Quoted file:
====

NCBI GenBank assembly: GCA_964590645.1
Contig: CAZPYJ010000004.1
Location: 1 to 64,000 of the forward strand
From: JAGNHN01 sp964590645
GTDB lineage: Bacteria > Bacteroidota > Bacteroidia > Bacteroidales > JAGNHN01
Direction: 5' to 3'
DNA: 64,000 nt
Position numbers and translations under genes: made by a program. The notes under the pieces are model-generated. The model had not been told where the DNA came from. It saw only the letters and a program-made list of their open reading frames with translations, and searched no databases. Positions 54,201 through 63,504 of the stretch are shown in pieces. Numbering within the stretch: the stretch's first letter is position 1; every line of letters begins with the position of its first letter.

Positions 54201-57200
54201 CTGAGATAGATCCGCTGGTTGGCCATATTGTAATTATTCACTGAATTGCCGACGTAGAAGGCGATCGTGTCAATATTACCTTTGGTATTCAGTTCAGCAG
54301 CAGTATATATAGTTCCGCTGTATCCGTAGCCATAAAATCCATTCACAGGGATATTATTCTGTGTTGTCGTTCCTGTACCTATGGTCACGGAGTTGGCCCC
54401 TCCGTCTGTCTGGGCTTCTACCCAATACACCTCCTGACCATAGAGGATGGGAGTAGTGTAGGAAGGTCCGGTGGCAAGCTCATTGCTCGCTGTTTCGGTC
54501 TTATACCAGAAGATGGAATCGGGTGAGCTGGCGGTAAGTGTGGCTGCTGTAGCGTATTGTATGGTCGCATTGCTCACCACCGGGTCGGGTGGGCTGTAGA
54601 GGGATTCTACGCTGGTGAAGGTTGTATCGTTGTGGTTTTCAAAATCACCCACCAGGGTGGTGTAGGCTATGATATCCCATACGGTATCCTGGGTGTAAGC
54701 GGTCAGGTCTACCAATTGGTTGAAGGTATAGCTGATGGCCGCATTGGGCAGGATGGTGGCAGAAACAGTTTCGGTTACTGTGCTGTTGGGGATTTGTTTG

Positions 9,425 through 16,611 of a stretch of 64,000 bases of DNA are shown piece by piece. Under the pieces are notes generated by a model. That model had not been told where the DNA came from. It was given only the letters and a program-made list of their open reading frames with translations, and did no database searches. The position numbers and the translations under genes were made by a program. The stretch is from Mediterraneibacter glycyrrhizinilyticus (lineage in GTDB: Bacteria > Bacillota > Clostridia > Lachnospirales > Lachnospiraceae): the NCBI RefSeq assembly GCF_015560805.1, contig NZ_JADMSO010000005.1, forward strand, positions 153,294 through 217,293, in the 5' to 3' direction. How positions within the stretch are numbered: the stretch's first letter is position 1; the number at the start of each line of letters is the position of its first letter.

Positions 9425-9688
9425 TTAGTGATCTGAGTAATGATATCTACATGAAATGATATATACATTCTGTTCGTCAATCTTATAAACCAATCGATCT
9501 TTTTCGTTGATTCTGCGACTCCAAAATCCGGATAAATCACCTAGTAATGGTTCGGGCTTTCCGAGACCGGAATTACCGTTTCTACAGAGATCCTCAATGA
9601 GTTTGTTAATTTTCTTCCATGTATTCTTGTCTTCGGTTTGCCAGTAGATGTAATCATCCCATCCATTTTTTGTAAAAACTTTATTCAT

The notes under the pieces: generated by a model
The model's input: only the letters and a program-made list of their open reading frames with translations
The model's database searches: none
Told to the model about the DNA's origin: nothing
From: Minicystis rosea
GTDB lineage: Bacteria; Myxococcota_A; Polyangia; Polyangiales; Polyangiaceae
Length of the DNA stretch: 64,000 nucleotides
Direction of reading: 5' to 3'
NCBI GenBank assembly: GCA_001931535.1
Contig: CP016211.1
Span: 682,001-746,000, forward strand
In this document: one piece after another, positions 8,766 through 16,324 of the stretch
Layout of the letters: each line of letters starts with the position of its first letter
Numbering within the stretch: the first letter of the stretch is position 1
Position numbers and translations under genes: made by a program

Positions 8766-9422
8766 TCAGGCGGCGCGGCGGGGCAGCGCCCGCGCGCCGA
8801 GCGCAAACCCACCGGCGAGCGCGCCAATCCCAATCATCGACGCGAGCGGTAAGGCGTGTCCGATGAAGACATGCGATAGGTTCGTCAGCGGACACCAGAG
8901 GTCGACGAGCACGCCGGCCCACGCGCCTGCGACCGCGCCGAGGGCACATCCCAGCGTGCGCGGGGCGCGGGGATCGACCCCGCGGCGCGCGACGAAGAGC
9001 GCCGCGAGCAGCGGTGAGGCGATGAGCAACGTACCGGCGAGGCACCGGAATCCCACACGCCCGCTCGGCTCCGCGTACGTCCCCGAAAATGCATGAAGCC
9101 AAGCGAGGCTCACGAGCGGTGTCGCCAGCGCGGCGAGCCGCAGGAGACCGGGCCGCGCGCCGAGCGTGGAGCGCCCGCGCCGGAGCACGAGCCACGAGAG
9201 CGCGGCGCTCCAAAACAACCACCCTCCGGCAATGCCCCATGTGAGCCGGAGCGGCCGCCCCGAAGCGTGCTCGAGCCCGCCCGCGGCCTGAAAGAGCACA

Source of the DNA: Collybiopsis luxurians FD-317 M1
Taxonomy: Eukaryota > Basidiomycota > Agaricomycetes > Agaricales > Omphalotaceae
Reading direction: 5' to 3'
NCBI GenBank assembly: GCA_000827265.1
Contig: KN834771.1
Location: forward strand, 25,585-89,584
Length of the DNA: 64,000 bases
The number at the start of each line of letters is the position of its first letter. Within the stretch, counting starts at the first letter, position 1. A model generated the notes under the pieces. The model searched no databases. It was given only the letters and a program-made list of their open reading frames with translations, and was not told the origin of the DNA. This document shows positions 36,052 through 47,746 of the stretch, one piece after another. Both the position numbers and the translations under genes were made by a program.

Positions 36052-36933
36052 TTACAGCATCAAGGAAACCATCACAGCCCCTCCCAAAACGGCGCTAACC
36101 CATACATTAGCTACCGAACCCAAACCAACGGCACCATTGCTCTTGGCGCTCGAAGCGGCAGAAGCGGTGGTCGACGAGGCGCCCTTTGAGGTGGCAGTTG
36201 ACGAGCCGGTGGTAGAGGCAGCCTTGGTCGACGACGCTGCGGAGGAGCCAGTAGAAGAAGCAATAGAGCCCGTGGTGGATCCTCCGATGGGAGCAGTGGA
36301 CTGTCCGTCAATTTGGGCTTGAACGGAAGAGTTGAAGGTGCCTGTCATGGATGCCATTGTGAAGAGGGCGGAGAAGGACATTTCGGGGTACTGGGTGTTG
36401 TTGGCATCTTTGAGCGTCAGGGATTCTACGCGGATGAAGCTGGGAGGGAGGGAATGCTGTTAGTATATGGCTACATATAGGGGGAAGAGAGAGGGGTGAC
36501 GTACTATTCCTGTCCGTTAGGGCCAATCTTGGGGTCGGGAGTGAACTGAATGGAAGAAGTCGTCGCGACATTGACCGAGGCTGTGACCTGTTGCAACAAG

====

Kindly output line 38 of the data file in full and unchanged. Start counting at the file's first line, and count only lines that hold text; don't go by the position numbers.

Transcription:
8801 GCGCAAACCCACCGGCGAGCGCGCCAATCCCAATCATCGACGCGAGCGGTAAGGCGTGTCCGATGAAGACATGCGATAGGTTCGTCAGCGGACACCAGAG